When the Big Money Index (BMI) went oversold, I knew it was time to buy stocks. Extremes don’t last forever, especially when oversold. Things look a little different on the other side. Now that the BMI is heavily overbought, the main difference is that it can stay that way for a while. I wrote last week that the longest overbought period in the past 30 years was over three months (93 calendar days, 65 trading days).

We have now been overbought for 13 trading days. It could last much longer, or it could end tomorrow. The 30-year average says to expect overbought to end after 20 trading days – or another week and a half.

No one knows. What is paramount is to have a plan.

When oversold, it’s best not to sell. It’s best to have cash and buy when others freak out. Naturally, the process of raising cash is dynamic with markets dictating when to begin and how to deploy.

When overbought, it’s best to sit on your longs and let the boats rise with the tide. Overbought markets are not the time to add stocks. But if you must, look for outliers, the ones with the best fundamentals and strong technical support. They tend to be the most resilient after inevitable market pullbacks.

The market is in a bit of a confusing spot right now. News and fundamentals say, “Stay away.” Technicals and price performance say, “All aboard.” Leadership is both logical and confusing. We are overbought, which would incline one to sell, but it could last a while longer.  The market is giving us a bonus round with which we could potentially rack up huge gains while we wait for a turn. Or it could turn tomorrow.

The market doesn’t have to make sense. We just need to be able to adapt as the environment changes.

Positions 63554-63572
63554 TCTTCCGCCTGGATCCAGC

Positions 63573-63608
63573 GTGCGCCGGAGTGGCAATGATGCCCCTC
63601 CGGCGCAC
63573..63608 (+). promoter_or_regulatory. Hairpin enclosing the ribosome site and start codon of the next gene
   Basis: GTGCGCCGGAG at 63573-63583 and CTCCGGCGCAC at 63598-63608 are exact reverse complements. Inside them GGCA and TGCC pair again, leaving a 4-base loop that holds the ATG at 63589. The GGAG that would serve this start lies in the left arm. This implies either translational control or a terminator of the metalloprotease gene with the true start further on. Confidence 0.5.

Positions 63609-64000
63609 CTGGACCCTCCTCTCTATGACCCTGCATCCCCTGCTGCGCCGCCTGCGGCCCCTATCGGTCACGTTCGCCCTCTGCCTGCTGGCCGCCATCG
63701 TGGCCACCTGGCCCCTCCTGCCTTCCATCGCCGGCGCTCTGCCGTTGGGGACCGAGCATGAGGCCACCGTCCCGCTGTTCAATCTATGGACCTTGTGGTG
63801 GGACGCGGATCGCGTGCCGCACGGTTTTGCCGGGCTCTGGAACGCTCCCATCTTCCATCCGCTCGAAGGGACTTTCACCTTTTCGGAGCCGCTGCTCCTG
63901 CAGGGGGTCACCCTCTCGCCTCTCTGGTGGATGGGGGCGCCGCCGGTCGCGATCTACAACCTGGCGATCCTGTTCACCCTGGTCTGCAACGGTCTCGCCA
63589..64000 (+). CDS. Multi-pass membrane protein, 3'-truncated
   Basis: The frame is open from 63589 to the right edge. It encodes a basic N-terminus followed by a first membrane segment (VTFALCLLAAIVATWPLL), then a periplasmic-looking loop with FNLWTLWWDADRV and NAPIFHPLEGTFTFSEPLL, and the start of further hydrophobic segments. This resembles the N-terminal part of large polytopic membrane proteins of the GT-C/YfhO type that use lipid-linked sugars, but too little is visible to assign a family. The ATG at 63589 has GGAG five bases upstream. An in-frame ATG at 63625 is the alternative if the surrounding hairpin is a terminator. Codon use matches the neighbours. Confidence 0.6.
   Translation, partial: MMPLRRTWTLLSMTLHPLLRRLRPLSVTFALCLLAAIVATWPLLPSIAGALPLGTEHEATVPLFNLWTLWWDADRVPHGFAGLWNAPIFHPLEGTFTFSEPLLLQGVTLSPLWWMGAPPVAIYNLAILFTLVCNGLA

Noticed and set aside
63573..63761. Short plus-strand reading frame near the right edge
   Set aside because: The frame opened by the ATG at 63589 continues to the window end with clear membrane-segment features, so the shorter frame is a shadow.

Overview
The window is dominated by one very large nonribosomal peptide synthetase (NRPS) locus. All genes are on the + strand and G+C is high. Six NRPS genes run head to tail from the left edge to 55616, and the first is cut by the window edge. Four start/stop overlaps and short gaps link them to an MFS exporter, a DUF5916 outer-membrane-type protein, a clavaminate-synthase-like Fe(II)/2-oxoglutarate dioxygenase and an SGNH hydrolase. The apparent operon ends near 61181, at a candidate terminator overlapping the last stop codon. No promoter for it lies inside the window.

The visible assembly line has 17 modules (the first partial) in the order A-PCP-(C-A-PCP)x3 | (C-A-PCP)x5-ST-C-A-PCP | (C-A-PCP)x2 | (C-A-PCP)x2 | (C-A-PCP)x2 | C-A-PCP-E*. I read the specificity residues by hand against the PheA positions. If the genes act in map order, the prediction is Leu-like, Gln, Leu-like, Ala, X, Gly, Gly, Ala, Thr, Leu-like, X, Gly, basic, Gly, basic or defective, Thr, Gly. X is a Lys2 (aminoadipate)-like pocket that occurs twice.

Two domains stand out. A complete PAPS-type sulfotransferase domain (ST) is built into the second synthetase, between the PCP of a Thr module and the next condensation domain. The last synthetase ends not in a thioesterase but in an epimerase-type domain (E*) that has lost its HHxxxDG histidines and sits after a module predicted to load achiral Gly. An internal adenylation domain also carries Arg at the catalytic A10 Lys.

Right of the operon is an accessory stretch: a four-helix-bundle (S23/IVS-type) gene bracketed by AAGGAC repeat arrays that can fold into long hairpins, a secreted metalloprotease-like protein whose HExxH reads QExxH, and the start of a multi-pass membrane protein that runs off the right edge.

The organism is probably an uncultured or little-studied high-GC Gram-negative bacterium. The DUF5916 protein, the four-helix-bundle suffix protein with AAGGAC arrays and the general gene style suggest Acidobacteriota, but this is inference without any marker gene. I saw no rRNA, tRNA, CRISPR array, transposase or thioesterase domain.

Standing on a corner explaining to everyone why it should be sunny today doesn’t shield you from the rain, no matter the logic or facts you put forth. If it rains, you’ll get wet.

The bears got it right for a few days. They will get it right again, but the data says, “Not now.” The data says the buyers are in control and might keep it for a while. The market is due for a pullback, but I won’t know when that day arrives until the data shifts and says the selling has begun to increase.

Now, we must simply adapt. Lockdown forced us to stay at home. Reopening is beginning, whether we agree or not. A lot of energy and time will be spent debating the subject. But the transition is coming. It feels good to have explanations for everything, but we all know it’s impossible to explain everything.

That’s not to say there is no reason. The reason always comes, just not always as soon as we want it to.

“When it is all finished, you will discover it was never random.” – Unknown.

All content above represents the opinion of Jason Bodner of Navellier & Associates, Inc.

Please see important disclosures below.

Also In This Issue

Global Mail by Ivan Martchev
The Year of the Bat

Sector Spotlight by Jason Bodner
Record-Fast Recovery Makes for Restless Bears

View Full Archive
Read Past Issues Here

About The Author

Jason Bodner

Jason Bodner writes Sector Spotlight in the weekly Marketmail publication and has authored several white papers for the company. He is also Co-Founder of Macro Analytics for Professionals which produces proprietary equity accumulation/distribution research for its clients. Previously, Mr. Bodner served as Director of European Equity Derivatives for Cantor Fitzgerald Europe in London, then moved to the role of Head of Equity Derivatives North America for the same company in New York. He also served as S.V.P. Equity Derivatives for Jefferies, LLC. He received a B.S. in business administration in 1996, with honors, from Skidmore College as a member of the Periclean Honors Society. All content of “Sector Spotlight” represents the opinion of Jason Bodner

Important Disclosures: